Family playing in the sun

Sun safety myths and facts

Posted  December 4, 2018

Know these facts and bust these myths about sun protection.

Summer is all about fun in the sun, right? Actually, as far as healthy skin is concerned, summer should be about avoiding the sun as much as possible! We explore some of the common myths and truths about the sun and skin cancer, so that you can approach your holidays – and all of summer – with the necessary care to keep you and your family safe.

First, the basics

What do UVA, UVB and broad spectrum mean?
Dr Sarina Drusinsky, an East London dermatologist, explains that UVA and UVB are different types of ultraviolet light from the sun. UVA light has a longer wavelength and can penetrate deeper into the skin, leading to ageing, suppressed immunity and melanomas. UVB rays have a shorter wavelength and are responsible for burning of the top layer of skin – which leads to various skin cancers.

Broad spectrum sunscreens protect against both UVA and UVB rays.

What is SPF?
Sarina explains that SPF is “sun protection factor”, a relative measure of how long a sunscreen will protect you from UVB rays – but this depends on your own skin’s response the sun. For instance, if you start to burn after only five minutes in the sun, and you are wearing factor 30, that sunscreen will protect you from harm from the sun for five minutes times 30 = 150 minutes before you begin to burn. UVA protection is not rated by the SPF.


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However, rather than trying to work out how quickly you burn and doing an SPF calculation, Sarina suggests wearing a high factor sunblock and reapplying every two hours any time you are going outdoors. Make sure you apply it generously and cover all exposed skin.

Are there any other things to consider when selecting a sunblock?
Sarina says a sunblock should contain zinc oxide, titanium oxide or mexoryl for proper protection from the sun. She says that certain additives can cause skin or eye irritation, so it’s best to find a sunblock that’s free from perfume and parabens.

And now the myths…

Myth: A tan is a sign of good health
In fact, there’s no such thing as a healthy tan. A tan is a sign of sun damage. So make it a priority to protect your skin and your family’s, to prevent any sun damage at all.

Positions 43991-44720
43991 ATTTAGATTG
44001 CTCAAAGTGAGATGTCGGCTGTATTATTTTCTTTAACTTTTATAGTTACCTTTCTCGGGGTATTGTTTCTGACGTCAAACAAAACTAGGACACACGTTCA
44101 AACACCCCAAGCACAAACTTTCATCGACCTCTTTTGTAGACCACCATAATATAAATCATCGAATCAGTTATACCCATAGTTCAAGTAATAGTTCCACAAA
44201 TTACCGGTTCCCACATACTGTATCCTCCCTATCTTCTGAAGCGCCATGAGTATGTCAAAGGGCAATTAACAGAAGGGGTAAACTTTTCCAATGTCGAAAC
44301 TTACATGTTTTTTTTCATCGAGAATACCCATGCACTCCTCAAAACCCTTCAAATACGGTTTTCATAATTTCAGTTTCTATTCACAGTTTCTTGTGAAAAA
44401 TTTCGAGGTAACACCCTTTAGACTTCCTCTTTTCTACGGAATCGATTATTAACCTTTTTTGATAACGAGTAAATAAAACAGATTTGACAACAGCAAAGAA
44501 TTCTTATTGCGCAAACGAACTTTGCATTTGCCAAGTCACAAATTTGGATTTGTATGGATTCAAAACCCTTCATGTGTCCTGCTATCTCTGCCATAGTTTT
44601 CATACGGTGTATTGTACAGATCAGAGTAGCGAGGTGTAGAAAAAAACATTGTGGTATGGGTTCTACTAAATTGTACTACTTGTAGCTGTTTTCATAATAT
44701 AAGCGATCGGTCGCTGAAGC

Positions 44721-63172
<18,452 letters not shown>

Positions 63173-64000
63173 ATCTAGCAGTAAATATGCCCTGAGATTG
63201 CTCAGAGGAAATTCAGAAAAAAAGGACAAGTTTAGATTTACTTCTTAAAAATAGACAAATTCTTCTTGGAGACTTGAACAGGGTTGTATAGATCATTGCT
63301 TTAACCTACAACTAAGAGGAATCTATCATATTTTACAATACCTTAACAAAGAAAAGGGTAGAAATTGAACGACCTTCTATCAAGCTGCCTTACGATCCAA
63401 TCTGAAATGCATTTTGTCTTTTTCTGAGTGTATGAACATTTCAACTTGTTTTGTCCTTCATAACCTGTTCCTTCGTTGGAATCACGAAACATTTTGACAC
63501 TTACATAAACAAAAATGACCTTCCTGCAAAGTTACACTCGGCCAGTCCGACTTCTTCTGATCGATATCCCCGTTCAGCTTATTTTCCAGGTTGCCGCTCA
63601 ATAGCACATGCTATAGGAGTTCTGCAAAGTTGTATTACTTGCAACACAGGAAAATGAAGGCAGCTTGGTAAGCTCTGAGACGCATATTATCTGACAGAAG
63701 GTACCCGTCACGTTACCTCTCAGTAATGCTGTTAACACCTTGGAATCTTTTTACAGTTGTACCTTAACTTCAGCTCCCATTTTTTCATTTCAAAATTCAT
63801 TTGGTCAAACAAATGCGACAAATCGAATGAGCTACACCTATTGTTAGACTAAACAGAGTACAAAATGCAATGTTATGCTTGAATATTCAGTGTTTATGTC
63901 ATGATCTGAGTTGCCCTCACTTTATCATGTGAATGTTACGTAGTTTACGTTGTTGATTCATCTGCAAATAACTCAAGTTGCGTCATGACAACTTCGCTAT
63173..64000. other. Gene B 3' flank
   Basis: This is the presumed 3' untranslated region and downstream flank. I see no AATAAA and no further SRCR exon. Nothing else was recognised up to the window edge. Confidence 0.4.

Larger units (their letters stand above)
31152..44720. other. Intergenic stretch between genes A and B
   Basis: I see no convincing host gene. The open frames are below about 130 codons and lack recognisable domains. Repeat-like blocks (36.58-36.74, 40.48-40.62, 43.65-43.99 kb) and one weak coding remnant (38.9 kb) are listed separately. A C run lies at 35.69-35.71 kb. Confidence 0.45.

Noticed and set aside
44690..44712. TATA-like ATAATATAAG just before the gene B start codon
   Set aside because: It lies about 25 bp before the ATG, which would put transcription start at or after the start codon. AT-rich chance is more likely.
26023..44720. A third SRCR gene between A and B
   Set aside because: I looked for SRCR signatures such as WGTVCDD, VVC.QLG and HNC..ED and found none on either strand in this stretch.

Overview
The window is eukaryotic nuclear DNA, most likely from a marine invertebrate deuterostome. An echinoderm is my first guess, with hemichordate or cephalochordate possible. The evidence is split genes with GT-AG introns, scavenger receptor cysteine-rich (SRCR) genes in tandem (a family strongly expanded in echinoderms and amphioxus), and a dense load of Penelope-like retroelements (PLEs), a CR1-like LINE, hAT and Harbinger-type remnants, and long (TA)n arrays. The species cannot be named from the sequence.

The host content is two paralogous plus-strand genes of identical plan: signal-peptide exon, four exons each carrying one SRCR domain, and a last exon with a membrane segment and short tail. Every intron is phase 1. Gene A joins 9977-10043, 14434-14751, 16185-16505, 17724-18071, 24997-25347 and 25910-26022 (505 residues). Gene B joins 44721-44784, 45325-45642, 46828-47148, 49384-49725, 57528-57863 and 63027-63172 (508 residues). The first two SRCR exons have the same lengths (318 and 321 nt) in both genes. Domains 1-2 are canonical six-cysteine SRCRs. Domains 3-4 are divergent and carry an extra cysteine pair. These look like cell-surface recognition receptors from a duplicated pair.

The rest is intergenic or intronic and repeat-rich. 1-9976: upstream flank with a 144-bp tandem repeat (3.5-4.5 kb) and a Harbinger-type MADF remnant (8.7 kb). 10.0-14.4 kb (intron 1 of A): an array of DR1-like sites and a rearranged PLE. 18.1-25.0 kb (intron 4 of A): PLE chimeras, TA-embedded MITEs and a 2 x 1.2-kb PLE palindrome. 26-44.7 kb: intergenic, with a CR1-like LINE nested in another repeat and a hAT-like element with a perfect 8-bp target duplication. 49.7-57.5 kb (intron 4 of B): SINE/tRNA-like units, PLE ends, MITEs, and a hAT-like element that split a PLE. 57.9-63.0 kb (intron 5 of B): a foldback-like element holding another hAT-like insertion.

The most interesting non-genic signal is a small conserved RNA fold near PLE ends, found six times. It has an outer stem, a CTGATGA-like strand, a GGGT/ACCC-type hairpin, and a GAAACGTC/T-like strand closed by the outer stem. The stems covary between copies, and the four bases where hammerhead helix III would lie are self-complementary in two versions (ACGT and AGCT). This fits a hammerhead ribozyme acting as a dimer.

Myth: People with darker skins don’t need to worry about sunblock
While people with darker skins are less likely to develop skin cancer, they are certainly not immune to the harmful effects of the sun. Bob Marley, for instance, died of a misdiagnosed melanoma under his toenail. Because it is less common in black people, skin cancer is often detected later, when it is more difficult to treat. In a country like South Africa – which has the second highest rate of skin cancer in the world after Australia – people of all colours should take precautions to protect themselves from the sun.

Myth: You shouldn’t apply sunscreen because you will become Vitamin D deficient
While Vitamin D, which your body makes when exposed to the UV rays in sunlight, is an essential nutrient, in South Africa, it is not necessary to leave your skin unprotected from the sun. Sunlight penetrates clothing, sunscreens are not 100% effective and you probably don’t cover your body every time you go anywhere near the sun.

Myth: SPF clothing is an effective sun repellent, so children don’t need to wear sunblock on their bodies
Sarina says that SPF clothing is only relatively effective, and the best way to protect your skin from the sun is still to wear a high SPF sunblock and reapply it regularly.

Myth: If you are wearing sunblock you don’t need a hat
No sun-protection method is 100% effective, says Sarina. Your face tends to get the worst of sun exposure because the skin is sensitive and because it’s always exposed – so a hat plus sunblock is your best defence against skin damage and skin cancer.

Myth: If children are wearing sunscreen and hats, it’s fine to play outdoors in the middle of the day
Sarina says this is simply not true. “Everyone should avoid peak sun hours between 11am and 3pm. Plan outdoor activities for early morning and late afternoon.”

Myth: If you are in the shade, you don’t need sunblock
Sarina explains that shade does not offer full protection from the sun. There are often gaps in shade and there may be reflection off cement, sand or water, which could lead to sunburn and sun damage as serious as that caused by direct sunlight.

Myth: If you are inside, you don’t need sunblock
Sunlight can penetrate windows and harmful rays are also emitted from fluorescent lights, high-intensity discharge lamps, halogen lights and copier machines. So even if you are going to be inside all day, it is still advisable to wear a sunblock, moisturiser or foundation that offers at least SPF 15 protection.

And remember, you also get a lot of sun exposure when you are in the car. The windows offer almost no protection against harmful rays. Don’t forget to put high SPF sunblock on your hands, too, if you are driving.

Get protected this summer!Distinguish between your sun protection myths and facts this summer to keep your skin healthy and cancer free, and to protect your children, too. In the long term, your youthful skin and overall good health will be a testament to the good care you’ve taken of your skin.

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